Being injured in an accident is a scary thing--and, for many people, trying to determine their legal rights can be scarier still. This needn't be the case, however. If you have been injured in an accident and are considering pursing a personal injury case, read on. This article will provide answers to three commonly asked questions about personal injury law. Do I have a legitimate personal injury case? There are two basic criteria for building a successful personal injury case: fault, and extent of injury.
In most situations, when you get hurt on the job, your employer will ensure your injuries are covered under the company's insurance plan and that you receive fair compensation for time away from work as well as appropriate medical care. Unfortunately, regardless of how fair your employer is regarding your injuries, the insurance company may not cover your injuries. Workers compensation insurance companies often go out of their way to avoid paying claims, so they seek ways to minimize the amount paid for a claim.
If you have been bitten by a dog, do you know who is liable for your injuries? This can often be confusing if the dog wasn't on a leash or ownership of the dog isn't clear-cut. Here are tips to help you determine who might be responsible for a dog biting you. The Dog's Owner Or Keeper The first person that is probably liable for a dog bite is the dog's owner.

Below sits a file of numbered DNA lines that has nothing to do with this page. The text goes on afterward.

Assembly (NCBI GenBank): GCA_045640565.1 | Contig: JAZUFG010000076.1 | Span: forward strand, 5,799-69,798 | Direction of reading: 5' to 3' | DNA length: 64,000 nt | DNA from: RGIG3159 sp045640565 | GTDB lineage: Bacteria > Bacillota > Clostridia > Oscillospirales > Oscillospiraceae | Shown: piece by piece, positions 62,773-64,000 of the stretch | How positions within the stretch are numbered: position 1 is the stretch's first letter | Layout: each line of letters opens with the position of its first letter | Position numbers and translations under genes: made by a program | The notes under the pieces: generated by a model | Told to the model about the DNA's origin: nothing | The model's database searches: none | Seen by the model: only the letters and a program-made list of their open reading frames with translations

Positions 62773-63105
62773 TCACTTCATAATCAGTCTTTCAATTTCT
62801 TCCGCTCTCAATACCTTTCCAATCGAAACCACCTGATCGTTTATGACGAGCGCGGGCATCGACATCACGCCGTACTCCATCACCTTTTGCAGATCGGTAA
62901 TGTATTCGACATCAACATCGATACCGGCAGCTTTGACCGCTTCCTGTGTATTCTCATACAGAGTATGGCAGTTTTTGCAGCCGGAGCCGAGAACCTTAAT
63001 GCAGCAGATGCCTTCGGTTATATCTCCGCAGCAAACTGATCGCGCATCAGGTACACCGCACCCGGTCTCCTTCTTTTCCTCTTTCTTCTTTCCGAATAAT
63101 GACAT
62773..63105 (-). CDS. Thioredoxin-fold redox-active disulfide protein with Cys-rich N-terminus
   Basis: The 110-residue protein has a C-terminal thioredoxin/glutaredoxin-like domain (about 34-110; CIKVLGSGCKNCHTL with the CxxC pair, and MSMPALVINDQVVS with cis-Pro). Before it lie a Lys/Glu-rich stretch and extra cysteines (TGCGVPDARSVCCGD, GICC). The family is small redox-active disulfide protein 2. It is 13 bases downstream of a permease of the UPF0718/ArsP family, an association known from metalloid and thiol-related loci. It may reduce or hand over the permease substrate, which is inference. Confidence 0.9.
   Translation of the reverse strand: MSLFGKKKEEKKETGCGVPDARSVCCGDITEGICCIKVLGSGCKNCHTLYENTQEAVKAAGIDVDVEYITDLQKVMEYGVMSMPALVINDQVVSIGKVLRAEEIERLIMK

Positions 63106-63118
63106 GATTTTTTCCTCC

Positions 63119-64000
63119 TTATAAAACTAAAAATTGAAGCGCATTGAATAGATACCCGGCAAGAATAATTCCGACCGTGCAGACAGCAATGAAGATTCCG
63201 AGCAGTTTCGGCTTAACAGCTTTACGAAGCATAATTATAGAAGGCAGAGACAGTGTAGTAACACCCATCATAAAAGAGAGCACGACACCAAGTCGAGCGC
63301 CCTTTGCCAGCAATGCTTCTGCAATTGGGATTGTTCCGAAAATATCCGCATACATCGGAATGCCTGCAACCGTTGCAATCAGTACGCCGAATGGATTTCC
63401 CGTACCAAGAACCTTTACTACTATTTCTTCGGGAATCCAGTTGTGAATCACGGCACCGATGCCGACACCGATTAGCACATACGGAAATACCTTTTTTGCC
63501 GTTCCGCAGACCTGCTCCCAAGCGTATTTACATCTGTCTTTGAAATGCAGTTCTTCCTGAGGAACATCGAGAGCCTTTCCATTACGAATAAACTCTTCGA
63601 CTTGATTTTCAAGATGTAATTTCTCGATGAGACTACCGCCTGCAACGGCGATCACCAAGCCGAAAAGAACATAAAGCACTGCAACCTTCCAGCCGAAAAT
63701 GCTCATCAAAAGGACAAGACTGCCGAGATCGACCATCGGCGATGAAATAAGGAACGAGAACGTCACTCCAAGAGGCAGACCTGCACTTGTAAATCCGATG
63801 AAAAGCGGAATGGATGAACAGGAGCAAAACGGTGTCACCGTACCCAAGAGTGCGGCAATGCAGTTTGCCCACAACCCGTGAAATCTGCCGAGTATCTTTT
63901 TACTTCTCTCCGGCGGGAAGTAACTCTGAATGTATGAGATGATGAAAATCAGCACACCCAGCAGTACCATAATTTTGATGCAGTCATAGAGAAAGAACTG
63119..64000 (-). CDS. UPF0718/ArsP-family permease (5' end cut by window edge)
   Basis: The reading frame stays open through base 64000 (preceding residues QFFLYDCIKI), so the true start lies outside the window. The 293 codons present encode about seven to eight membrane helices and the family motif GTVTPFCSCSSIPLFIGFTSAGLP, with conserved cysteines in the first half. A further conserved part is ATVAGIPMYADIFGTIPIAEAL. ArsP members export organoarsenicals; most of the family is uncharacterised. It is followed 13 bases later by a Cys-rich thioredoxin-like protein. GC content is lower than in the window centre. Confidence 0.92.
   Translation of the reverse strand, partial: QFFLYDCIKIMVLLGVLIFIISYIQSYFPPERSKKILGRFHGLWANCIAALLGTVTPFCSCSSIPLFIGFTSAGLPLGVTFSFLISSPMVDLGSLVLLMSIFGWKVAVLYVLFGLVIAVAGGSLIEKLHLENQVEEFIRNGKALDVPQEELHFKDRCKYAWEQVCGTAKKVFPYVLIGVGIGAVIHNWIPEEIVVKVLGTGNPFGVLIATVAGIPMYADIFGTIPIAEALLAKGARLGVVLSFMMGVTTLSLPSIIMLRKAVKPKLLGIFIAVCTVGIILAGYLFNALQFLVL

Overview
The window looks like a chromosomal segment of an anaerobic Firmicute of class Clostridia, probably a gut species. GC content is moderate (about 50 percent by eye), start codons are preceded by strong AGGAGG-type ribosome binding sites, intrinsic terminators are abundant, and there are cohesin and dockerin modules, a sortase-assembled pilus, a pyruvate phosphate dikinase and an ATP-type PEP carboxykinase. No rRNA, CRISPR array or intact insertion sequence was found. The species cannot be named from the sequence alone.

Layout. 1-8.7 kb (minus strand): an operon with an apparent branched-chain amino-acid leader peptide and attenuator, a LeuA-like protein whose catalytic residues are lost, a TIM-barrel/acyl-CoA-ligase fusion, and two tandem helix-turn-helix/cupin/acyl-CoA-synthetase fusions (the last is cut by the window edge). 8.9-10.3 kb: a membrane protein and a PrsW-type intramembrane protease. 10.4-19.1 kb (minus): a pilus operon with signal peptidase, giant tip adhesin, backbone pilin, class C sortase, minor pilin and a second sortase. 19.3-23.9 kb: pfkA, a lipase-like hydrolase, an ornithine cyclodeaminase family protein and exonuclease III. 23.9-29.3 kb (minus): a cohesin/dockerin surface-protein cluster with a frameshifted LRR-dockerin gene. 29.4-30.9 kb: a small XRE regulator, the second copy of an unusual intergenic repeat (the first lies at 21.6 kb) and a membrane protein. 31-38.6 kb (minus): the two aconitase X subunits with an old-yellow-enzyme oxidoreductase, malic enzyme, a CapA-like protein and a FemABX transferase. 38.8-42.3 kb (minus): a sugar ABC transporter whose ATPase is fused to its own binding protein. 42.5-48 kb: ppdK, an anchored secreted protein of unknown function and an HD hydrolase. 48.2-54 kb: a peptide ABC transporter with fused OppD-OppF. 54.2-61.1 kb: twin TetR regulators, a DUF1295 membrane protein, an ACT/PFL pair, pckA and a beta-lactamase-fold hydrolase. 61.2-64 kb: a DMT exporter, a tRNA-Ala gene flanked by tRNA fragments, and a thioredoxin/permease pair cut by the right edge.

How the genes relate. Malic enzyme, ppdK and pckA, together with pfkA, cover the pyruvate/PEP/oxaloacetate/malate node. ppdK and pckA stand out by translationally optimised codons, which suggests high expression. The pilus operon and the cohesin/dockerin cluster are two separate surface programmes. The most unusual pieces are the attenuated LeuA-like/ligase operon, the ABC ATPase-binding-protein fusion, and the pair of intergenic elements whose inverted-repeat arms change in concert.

Being injured due to the actions of another person can be one of the worst things that can happen to you. In addition to the extreme pain that these incidents may cause, you can face substantial costs over the course of your recovery. Fortunately, you can pursue these matters through the legal system to help ensure that you receive justice. For those that have never seriously considered pursuing legal action, the following couple of answers may be helpful.
Do you need to apply for social security disability or talk to a disability lawyer, but have lost your social security number? The good news is that you don't necessarily have to panic. It is more crucial that you know your social security number than it is whether you have your social security card on you--unless it's been stolen. There are some rare cases where a social security card is useful, such as if you need proof to get something notarized.